Once the diagnostic evaluation has been completed, there may be several options to be considered by the patient/family. The available options depend on the specific congenital heart disease, and should be discussed with the patient by someone with training and experience in treating infants and children with heart disease. For some, fetal intervention or treatment may be an option. For some, if fetal or newborn intervention is not necessary, returning to their referring obstetrician and delivering in their local community may be preferable.
There are on the other hand a number of complex heart defects that will not benefit from intervention before birth, but will benefit greatly from prenatal diagnosis and management at an appropriate tertiary referral center. Many of these defects were life-threatening in past decades (before advances in newborn care of infants with congenital heart disease were developed) but now can be very successfully corrected shortly after birth. Some will benefit from being delivered at the tertiary center, while others can be safely transported to the tertiary center after being born elsewhere.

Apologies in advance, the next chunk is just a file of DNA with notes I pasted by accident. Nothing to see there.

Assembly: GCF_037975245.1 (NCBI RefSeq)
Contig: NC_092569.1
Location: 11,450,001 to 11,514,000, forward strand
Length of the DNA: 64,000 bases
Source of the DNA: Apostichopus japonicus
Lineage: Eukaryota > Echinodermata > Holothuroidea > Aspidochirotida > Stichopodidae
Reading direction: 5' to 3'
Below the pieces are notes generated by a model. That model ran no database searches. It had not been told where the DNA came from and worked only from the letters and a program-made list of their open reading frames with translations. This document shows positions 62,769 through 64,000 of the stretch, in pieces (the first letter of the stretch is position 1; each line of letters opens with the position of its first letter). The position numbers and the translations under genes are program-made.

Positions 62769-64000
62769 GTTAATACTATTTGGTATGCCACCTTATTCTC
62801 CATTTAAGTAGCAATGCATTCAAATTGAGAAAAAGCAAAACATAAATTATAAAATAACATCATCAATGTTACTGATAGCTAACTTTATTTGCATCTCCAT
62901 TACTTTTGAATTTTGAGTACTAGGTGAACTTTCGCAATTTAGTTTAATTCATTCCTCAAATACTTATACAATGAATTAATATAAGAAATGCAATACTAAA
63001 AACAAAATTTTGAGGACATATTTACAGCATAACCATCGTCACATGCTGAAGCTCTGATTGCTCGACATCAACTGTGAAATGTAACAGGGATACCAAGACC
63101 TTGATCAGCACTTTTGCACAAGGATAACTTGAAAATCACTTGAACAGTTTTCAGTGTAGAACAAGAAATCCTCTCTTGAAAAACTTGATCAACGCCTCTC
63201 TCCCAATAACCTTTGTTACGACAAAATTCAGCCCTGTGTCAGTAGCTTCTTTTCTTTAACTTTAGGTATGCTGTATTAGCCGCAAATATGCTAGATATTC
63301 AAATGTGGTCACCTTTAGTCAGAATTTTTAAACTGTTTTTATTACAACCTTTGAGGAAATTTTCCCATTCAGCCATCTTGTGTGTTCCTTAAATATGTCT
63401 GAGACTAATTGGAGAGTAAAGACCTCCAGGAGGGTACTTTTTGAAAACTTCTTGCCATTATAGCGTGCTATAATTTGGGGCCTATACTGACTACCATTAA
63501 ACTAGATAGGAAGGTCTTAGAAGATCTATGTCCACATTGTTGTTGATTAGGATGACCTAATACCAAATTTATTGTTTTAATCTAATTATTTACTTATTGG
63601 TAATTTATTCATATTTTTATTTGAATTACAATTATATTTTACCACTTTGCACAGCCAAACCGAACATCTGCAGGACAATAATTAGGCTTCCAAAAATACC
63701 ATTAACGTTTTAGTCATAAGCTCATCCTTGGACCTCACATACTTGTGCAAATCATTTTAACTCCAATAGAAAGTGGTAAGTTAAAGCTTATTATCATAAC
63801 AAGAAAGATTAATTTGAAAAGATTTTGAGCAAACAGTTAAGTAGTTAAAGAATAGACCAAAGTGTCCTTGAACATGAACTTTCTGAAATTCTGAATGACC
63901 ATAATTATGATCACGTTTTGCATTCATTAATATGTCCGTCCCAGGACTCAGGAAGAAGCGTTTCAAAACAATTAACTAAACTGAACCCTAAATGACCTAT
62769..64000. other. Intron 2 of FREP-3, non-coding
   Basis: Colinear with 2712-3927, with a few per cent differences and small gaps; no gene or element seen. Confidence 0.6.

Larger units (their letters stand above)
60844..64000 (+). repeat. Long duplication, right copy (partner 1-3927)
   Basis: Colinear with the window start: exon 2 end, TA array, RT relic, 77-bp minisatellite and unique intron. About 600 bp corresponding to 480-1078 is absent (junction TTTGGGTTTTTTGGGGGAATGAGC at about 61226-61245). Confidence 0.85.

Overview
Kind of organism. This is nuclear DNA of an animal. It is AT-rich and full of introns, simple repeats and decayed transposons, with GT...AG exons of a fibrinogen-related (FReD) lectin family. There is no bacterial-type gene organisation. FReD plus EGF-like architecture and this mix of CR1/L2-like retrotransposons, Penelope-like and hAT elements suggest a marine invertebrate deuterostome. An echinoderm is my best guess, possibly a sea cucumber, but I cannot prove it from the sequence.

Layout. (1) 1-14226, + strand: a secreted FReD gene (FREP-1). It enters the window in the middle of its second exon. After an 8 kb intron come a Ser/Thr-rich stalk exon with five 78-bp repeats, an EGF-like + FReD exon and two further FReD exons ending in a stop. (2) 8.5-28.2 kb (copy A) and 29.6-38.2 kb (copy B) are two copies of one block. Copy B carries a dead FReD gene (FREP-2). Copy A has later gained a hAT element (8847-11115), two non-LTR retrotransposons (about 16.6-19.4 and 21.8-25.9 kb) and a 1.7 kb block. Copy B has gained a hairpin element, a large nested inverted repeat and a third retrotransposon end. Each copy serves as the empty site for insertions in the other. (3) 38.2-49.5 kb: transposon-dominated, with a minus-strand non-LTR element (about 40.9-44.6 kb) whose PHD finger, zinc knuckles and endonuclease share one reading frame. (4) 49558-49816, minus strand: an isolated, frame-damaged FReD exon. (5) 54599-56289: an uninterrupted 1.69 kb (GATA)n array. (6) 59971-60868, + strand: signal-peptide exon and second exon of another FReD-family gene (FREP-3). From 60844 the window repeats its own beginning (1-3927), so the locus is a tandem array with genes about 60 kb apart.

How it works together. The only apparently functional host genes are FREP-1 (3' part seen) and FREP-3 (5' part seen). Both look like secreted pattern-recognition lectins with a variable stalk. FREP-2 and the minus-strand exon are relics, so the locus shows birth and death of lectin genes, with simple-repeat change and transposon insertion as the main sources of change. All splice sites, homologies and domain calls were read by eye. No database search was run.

Many families will want to work out a plan for delivery and postnatal care with their obstetrician/perinatologist, pediatric cardiologist, and pediatric cardiac surgeon, so the baby can be stabilized and treated in the same center. Diagnosis of the heart defects before birth allows us to inform the patient/family and plan for the delivery of the baby to give the baby the best chance at a good outcome.
For fetuses earlier in gestation who have not already developed severe damage to the ventricular wall with underdevelopment of the heart on the side of the obstruction, intervention to dilate or enlarge the obstructed valve may be considered. An obstructed outlet valve can be dilated using a balloon catheter placed into the fetal heart through the mother’s abdominal wall, using Fetal Image-Guided Surgery (FIGS-IT), or through the uterine wall after opening the mother’s abdomen.
In some cases, these technically difficult procedures may require open fetal surgery. Only a few centers are developing these experimental techniques to correct fetal heart defects like aortic stenosis and pulmonary stenosis.
For more information please download our PDF Brochure about Fetal Intervention for Congenital Heart Disease
Baby Sarah Elizabeth has a very successful recovery from an SCT which is removed while she is still a fetus.